5 Ways the Older Generation Is More Creative Than Millennials

Creativity may be an innate skill, but modern technology has arguably stifled much of it, especially for the current generation of youths. Of course, we’re not setting out to belittle the innovative talents of echo boomers. Although, in comparison to those who lived through the pre-Internet years, the older generation just might be more creative than the younger one – Below are five ways how.

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(Photo: DBAWIS)

#1 – Phone numbers

No one bothers to memorise phone numbers anymore. Just ask any smartphone-wielding member of Generation Y (or anyone living in the 21st century for that matter). On top of speed dial, modern times have granted us a digital phone book that allows us to retrieve any number of numbers at the speed of light without taking much physical space. A tap here and a tap there will magically conjure the eight numbers you seek.

Before technology made such leaps and bounds, us social creatures had to rely on brain power. Committing a string of random numbers (let alone two or more) to memory is undoubtedly not an easy task, so a bit of creativity was needed to ease the process. And even though physical phone books existed then, there’s always a chance they get accidentally left behind on the study desk. Besides, knowing the phone numbers of close friends and loved ones by heart shows how much they mean to you, and can even be considered a sign of endearment.



(Photo: inmobi)

#2 – Dating

These days, you can find a plethora of mobile apps dedicated specifically to match-making and meeting new people. There is the universally known, albeit potentially sleazy, Tinder. And then, there are the other lesser known varieties such as Bumble (Tinder’s sister app), LunchClick, Lunch Kaki, Peekawoo, Paktor, Happn, eHarmony, Coffee Meets Bagel, Blindfold, Badoo, OkCupid, Skout… you get the picture, the list goes on.

Even universities in Singapore are jumping on the bandwagon (a possible ploy to help keep the local gene pool intelligent?). What started out as a school assignment in 2015 led a group of National University of Singapore (NUS) undergraduates to create Letterbox, a dating app for NUS students that allows users to send each other Would You Rather questions. Heck, you can even make a new friend and score a date on your standard social networking sites (Facebook, Twitter, Instagram). The bottomline is, getting a date has never been easier.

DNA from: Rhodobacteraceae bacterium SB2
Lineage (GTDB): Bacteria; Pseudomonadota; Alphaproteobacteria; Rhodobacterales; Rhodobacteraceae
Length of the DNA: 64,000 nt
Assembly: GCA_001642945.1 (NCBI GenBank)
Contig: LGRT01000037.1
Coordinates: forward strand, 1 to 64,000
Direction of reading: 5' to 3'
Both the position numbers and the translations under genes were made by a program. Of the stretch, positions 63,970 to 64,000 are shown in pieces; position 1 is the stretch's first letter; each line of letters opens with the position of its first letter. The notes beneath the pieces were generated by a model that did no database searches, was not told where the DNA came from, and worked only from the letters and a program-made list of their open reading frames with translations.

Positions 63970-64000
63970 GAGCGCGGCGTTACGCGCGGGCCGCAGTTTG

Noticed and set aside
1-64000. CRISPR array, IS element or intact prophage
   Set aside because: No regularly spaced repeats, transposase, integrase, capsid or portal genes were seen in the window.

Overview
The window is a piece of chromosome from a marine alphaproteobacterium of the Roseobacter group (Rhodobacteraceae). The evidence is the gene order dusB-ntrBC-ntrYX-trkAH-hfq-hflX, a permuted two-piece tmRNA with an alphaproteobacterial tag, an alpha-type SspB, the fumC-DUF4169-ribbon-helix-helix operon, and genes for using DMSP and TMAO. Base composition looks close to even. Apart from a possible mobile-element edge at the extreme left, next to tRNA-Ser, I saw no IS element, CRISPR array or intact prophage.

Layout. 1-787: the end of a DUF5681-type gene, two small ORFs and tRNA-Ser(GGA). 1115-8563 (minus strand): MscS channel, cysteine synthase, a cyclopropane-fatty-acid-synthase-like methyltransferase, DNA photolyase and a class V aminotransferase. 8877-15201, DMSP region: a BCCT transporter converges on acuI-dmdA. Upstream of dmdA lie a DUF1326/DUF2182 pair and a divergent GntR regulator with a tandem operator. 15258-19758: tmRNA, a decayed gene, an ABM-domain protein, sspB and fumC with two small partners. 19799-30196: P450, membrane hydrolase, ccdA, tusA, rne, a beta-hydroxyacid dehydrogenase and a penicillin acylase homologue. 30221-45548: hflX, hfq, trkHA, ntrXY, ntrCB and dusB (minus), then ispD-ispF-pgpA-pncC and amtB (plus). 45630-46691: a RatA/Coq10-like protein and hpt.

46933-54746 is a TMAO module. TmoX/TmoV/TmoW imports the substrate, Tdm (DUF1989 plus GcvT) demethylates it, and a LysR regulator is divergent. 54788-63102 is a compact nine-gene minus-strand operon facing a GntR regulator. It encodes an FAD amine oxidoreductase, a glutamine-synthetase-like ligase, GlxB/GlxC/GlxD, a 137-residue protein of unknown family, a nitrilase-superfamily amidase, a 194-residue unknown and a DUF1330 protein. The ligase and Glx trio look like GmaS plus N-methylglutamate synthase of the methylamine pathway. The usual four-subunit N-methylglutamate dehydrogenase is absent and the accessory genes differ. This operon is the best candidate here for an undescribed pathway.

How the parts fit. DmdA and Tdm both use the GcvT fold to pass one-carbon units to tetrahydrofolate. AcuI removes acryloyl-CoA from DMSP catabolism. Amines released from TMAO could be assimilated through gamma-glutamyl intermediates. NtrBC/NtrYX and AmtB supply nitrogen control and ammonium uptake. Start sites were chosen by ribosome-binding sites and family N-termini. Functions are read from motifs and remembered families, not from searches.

(Photo: 2Shopper)

During the pre-Internet era, however, when “social media” were two words that didn’t exist in the dictionary, you had to work much harder to strike up a conversation with a good-looking stranger. That means coming up with charming openers and pick-up lines on the spot, and figuring out ways to get the other person’s attention (e.g. pulling out the dance moves, etc…). Eventually, after being turned down one too many times, you learn to get creative, and pull your friends in to talk you up or set you up. Now, a single swipe is all it takes.



(Photo: Michelle Chong as Lu Lu via Huat Films via Channel News Asia)

#3 – Showing off

Whether it’s a new bag, jewellery, clothing, job, or simply a status-boosting announcement, you can’t deny the older generation is more well-versed in the subtle art of showing off. While millennials and social media junkies spend their waking hours posting pictures and status updates in an effort to humblebrag, the youth of yester-years would skillfully invite friends over to their place for a casual get-together, taking the chance to spruce up the interiors and display items of wealth and prosperity.

A rookie would point those things out, but a veteran would wait for others to notice. For instance, if you wanted to flaunt a new engagement ring or a gold chain, you would deliberately tuck your hair behind your ears, scratch your nose, or fan yourself with your shirt near the collar – basically bring attention to a specific part of your body without being too obvious.



(Photo: “Country Erasers” game via Of Kids and Education)

#4 – Games

With a trove of downloadable gaming apps at the disposal of kids today, analogue forms of entertainment have become obsolete. From Pokémon Go to Candy Crush Saga, these online and mobile games can keep teenagers entertained for hours as long as they have a functioning cellphone.

Gone are the days when folks relied on innovation to make up their own games out of everyday items. Remember the eraser game (photo above), a variation of kuti kuti, where the goal was to flip your eraser so it lands on top of your opponent’s? How about the one that used rubber bands to create an endless variety of shapes? Don’t forget those classic hand clapping games (e.g. Long Chiam Pas and Hei Bai Pei), and playground running games (e.g. Catching, Crocodile and Police and Thief). They are as simple as it gets, yet still endlessly entertaining.



(Photo: What’s On My Blackboard)

#5 – Problem solving

In the past, there was no Google, no search engines that provided information at the drop of a hat. If you’ve got a problem that needs fixing, chances are you’ll have to figure it out yourself. Folks from the older generation also tended to teach themselves things, from swimming or riding a bicycle, to starting a business. They also had the creative capacity to design their own DIY projects like turning magazine pages into makeshift trash containers. With the advent of Pinterest, the crafting projects millennials take on are no longer original.

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